12.59: Appeal from divorce judgment
14.4: Right to appeal
14.8: Filing a notice of appeal

Case Summary

This was an Application to extend time to Appeal parts of an Order dismissing the Applicant’s request for retroactive variation of child support and ruling on the time that one of the Parties’ children ceased to be a child of the marriage for the purposes of support calculation.

The Order sought to be appealed was granted 14 and one-half months prior to the Applicant’s Notice of Appeal. Since Rules 12.59, 14.4 and 14.8 and applicable provisions of the Divorce Act, RSC, 1985, c 3 (2nd Supp.) required an Appeal to be brought within 30 days of the Order being made, absent extension by the Court, the Applicant required an express extension from the Court to proceed.

Citing the test from Cairns v Cairns, [1931] 4 DLR 819 (“Cairns”), the Applicant argued that an extension was appropriate in the circumstances because he had filed his Notice of Appeal promptly upon becoming aware that the Order sought to be appealed was final and not interim, the delay had not caused serious prejudice to the Respondent, and the Appeal had a reasonable chance of success. The Court agreed with the Applicant in regard to the applicable test as a guiding framework, noting further its overriding discretion to extend the time for Appeal where justice so requires, even where not all of the applicable criteria were satisfied. However, the Court disagreed that an extension was appropriate in the circumstances.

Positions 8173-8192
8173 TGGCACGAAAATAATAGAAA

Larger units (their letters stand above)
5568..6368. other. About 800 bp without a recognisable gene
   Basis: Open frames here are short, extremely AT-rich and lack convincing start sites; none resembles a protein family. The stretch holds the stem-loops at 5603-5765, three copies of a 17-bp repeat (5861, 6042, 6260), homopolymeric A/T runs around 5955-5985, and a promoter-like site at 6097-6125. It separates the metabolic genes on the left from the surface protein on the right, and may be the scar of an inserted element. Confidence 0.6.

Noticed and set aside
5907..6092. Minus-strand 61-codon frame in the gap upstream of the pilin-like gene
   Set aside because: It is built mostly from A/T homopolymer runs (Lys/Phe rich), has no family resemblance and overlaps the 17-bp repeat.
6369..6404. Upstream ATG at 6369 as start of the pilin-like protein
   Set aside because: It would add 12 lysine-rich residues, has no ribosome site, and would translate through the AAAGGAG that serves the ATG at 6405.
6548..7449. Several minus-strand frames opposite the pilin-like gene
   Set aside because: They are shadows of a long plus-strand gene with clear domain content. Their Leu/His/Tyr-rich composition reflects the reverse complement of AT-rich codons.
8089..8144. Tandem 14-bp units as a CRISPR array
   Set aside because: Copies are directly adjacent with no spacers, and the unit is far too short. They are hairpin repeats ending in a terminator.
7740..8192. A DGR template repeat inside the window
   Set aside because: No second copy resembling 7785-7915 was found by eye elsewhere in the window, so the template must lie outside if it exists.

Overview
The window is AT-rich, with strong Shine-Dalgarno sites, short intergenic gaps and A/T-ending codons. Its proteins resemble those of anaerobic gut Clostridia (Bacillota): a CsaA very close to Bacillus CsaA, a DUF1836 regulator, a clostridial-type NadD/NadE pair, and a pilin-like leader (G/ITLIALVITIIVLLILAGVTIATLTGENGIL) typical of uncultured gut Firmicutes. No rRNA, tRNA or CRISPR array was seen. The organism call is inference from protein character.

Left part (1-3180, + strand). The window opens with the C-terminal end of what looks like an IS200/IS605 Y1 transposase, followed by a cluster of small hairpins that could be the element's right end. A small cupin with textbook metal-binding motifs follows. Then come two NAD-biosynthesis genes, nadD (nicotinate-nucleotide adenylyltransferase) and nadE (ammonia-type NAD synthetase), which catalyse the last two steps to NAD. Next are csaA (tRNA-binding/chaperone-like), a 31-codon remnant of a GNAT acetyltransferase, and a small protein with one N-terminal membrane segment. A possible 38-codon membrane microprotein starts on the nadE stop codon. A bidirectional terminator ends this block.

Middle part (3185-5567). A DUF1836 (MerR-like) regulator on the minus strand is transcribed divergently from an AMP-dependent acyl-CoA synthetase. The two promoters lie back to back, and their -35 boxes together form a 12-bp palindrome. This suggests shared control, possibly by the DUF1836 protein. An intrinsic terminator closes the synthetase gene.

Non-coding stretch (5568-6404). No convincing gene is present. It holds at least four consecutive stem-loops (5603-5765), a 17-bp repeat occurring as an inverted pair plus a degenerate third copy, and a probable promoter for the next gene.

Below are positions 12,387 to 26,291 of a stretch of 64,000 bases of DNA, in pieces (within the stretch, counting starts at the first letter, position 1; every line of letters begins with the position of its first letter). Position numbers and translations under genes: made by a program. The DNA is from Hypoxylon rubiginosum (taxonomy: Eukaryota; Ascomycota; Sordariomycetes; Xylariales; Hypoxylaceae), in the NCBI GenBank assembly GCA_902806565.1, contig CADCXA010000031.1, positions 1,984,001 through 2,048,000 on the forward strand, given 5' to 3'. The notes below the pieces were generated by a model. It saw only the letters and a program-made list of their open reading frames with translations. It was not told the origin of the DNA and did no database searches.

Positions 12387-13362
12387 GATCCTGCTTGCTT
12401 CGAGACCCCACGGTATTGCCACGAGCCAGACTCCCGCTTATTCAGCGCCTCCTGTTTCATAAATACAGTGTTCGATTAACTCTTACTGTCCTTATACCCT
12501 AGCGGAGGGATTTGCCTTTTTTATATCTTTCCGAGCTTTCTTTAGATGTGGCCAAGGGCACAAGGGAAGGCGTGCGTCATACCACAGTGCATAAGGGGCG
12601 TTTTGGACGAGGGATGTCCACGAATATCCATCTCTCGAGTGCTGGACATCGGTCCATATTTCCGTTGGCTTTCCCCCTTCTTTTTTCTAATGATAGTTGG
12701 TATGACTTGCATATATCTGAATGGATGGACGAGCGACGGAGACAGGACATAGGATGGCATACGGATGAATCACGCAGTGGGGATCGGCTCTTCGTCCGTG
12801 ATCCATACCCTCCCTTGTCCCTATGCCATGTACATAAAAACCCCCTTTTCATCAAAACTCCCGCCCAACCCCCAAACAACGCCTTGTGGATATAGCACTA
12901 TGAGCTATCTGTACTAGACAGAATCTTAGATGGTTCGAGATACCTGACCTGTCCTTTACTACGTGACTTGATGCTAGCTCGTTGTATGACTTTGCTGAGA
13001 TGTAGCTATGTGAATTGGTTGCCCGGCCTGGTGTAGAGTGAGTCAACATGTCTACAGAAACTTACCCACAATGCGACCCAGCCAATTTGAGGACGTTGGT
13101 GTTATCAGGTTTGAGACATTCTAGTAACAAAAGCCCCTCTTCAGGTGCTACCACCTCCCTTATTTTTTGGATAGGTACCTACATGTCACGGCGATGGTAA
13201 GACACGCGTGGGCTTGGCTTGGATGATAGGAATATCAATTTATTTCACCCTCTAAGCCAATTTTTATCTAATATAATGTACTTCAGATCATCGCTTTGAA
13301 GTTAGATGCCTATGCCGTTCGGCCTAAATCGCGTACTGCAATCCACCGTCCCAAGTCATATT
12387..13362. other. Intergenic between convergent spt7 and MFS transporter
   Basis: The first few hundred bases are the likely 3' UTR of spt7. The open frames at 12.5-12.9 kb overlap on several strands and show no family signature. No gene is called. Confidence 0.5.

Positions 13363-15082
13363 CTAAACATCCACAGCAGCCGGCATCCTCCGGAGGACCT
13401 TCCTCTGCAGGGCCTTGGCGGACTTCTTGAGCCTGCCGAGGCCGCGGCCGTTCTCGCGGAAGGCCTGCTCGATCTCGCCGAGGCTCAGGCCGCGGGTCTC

Applying the framework from Cairns, the Court held that the Applicant’s mistaken impression that the Order sought to be appealed was interim and not final was insufficient to push back the time to Appeal and did not have the effect of placing the Applicant’s bona fide intention to Appeal within the applicable Appeal period, as argued by the Applicant. Further, noting the Respondent’s evidence that she had suffered from prolonged illness and stress as a result of the Applicant’s continued attempts to reduce his child support obligations, the Court rejected the Applicant’s argument that no prejudice had resulted. That the Applicant had taken some benefit from the Order by taking advantage of the Child Support Recalculation Program was also noted. Though the Court agreed that the Applicant’s proposed Appeal satisfied the low threshold for establishing a reasonable chance of success, since it had some arguable merit and was not frivolous or vexatious, the Court held that that criterion alone was not sufficient to permit the extension.

On balance, the Court concluded that the Applicant’s lengthy delay could not be remedied on the basis of special grounds. Accordingly, the Application was dismissed.

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